Here is a look at some of the stats from Hungary and the event’s overall success

The aim of the athletics organisers in Budapest this month was to stage the greatest ever World Championships, I think they have succeeded.

This was my 13th World Championships I have attended as a journalist and my favourite and I can’t see Tokyo topping it in 2025.

The athletics was superb with a fine mixture of great dominating champions, shock new winners and final round on the field or last 10-metre changes on the track.

The stadium was excellent – just the right size and splendid beside the Danube – and the crowds (despite a lack of home success) and atmosphere were helped by the Fan Zones while the city itself was magnificent. It was too hot, but the Hungarians did a magnificent job. Getting out of Budapest, however, proved harder for many.

The British performance
This exceeded all expectations – 10 medals equalled Britain’s best in Stuttgart 1993 and it could have been more with some near misses in fourth and the usually dependable Laura Muir and Dina Asher-Smith not quite at their very best.

It won’t be easy to repeat the same medal success in Paris. Josh Kerr was superb but Jakob Ingebrigtsen was not in his earlier Diamond League form and world two mile record form even though he won the 5000m. Nafi Thiam and a few other missing heptathletes should be back next year but KJT’s second day form does reconfirm what a competitor she is and could be even better in 2024.

Matt Hudson-Smith could have Steven Gardiner and Michael Norman to contend with in the 400m and USA’s women are unlikely to be disqualified from the 4x400m in France.

The Paris 100m final could be boosted by past championships winners Fred Kerley and Marcell Jacobs.

Josh Kerr (Getty)

Katarina Johnson-Thompson – heptathlon
Josh Kerr – 1500m

Keely Hodgkinson – 800m
Matthew Hudson-Smith – 400m
Mixed 4x400m

Women’s 4x100m
Women’s 4x400m
Men’s 4x400m
Zharnel Hughes – 100m
Ben Pattison – 800m

Charlie Dobson, Rio Mitcham, Lewis Davey, Alex Haydock-Wilson (Getty)

Men’s 4x100m
Zharnel Hughes – 200m
Morgan Lake – high jump

Daryll Neita – 200m
Jemma Reekie – 800m
Molly Caudery – pole vault

Laura Muir – 1500m

Dina Asher-Smith – 200m

Jess Warner-Judd – 10,000m
Katie Snowden – 1500m
Dina Asher-Smith – 100m

Others who made final
Neil Gourley – 1500m 9th
Anna Purchase – hammer 11th
Melissa Courtney-Bryant 1500m 12th

USA easily top the world

The United States are the world’s top nation with 12 golds, 8 silvers, 9 bronzes (29 in total) and they had 55 top eight placings.

On the points system which determines a nation’s strength (8 for first place down to one point for eighth) the USA scored twice as many points as any other nation.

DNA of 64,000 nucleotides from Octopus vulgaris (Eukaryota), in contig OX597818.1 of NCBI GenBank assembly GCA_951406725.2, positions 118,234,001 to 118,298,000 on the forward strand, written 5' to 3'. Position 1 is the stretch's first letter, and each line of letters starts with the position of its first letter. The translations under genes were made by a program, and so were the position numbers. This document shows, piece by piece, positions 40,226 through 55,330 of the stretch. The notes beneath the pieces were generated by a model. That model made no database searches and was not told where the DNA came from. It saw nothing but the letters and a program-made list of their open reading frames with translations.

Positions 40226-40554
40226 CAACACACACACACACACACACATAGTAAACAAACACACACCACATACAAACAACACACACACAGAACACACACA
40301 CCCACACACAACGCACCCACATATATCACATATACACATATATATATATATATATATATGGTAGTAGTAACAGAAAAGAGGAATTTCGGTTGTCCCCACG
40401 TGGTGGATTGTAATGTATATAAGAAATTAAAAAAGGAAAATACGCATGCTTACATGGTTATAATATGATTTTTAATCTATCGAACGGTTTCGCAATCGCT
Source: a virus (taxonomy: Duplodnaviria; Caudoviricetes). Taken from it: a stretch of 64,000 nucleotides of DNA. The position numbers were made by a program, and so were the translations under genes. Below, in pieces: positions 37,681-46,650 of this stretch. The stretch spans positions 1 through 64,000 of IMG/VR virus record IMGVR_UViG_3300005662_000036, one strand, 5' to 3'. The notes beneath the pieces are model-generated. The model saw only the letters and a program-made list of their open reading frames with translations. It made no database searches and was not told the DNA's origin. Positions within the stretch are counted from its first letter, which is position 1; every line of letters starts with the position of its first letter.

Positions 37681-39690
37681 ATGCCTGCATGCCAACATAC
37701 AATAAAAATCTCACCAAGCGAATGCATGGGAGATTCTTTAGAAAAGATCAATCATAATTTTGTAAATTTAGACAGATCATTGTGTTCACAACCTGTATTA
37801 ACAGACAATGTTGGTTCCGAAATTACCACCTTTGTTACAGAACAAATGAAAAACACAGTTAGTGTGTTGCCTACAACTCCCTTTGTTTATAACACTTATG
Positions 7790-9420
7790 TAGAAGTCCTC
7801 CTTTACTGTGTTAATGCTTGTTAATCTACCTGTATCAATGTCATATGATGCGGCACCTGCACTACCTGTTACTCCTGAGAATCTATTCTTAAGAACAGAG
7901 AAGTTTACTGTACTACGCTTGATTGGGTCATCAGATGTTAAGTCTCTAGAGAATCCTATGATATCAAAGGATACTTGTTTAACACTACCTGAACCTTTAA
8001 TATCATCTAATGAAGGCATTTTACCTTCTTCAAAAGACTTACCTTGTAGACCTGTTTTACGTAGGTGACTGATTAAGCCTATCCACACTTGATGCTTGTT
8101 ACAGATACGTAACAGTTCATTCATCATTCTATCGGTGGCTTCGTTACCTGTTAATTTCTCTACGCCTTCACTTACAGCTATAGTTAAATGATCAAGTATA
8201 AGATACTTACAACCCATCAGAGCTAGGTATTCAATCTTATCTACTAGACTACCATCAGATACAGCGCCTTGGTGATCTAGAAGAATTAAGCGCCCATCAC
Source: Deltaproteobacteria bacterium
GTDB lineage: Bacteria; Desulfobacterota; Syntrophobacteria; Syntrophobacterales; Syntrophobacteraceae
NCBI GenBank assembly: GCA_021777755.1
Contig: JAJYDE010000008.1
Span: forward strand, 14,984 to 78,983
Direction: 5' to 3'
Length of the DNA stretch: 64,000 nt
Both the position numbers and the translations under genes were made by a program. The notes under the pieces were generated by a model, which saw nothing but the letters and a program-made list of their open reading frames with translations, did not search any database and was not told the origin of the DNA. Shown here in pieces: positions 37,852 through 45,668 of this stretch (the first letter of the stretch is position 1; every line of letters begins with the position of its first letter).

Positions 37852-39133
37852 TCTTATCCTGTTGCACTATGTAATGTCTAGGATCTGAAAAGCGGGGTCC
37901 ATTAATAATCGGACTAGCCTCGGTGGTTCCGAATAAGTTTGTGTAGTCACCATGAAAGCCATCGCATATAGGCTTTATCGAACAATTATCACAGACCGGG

Only Jamaica with their sprints and jumps strength and Kenya with their distance prowess also outscore Britain who had almost twice as many points as the next best European nation Spain for whom 32 of their points came from their walks golds.

Britain scored 82 points in Doha and 68 in Eugene so it was a huge step forward in Hungary.

Britain’s traditional European rivals, Germany, scored 36 points and had no medals. Poland had just 31 points and only two medals. Despite the Paris Olympics approaching, France got just 29 points and a single medal.

Points table
1 USA 277
2 Jamaica 139
3 Kenya 112
4 GBR 102
5 Ethiopia 96
6 Canada 70
7 Spain 55
8 Australia 51
8 Italy 51
8 Netherlands 51

Noah Lyles (Getty)

Who was the top athlete?
Noah Lyles was the star male performer with three golds and provided more than just fast sprinting with his persona. Mondo Duplantis was the most dominant winner and is the other big male star.

Femke Bol won two women’s golds and came close to three as her finish to Budapest proved much better than her day one and her last gasp relay win where she made an astonishing amount up in her final strides was possibly the moment of the championships. However the female athlete of the championships and the year is undoubtedly Faith Kipyegon with her world records and dominance.

The women’s sprint stardom was shared by Sha’Carri Richardson (100m and 4x100m gold and 200m bronze) and Shericka Jackson (200m gold, 4x100m silver and 100m bronze).
The latter produced what was the performance of the championships with the second fastest 200m of all-time with 21.41.

There was one world record but that was in the mixed relay which has no history and because of its position in the timetable does not include the world’s best 400m runners which is ludicrous.

Ingebrigtsen repeated his 1500m silver and 5000m gold from Eugene despite a sore throat even though Norwegian’s dislike of Scots increased. Is it Neil Gourley’s turn to upset them in 2024?

You could have probably got long odds that Britain’s only multiple medallists would be relay runners Rio Mitcham, Lewis Davey and Laviai Nielsen rather than the likes of Hudson-Smith, Hughes and Asher-Smith.

The maddest athlete in Budapest was undoubtedly Sifan Hassan. Attempting three events questions anyone sanity but she ran a far too extravagant 1500m heat on the morning of her 10,000m final needlessly winning. In the 25 lap event, she veered wide in the straight to disrupt a fast approaching Gudaf Tsegay and fell over claiming she was pushed and walked across the line later in 11th.

In the 1500m semi final she ran in the fastest heat in history and ran 3:55.48 and then took bronze in the final slightly slower but with a 57 final circuit.

The day after her 1500m final she ran her 5000m heat and despite her busy programme and 1:56 800m speed she set a torrid pace in hot conditions which was close on a championships best with 14:32.29 even sprinting at the line to beat Kipyegon.  She was second a few days later in the 5000m final with a 56 final lap completing her 60 laps of racing in Budapest. However, that wasn’t enough for her as immediately after some of her heats, she was also seen doing some fast 400m intervals!

Performance levels in Budapest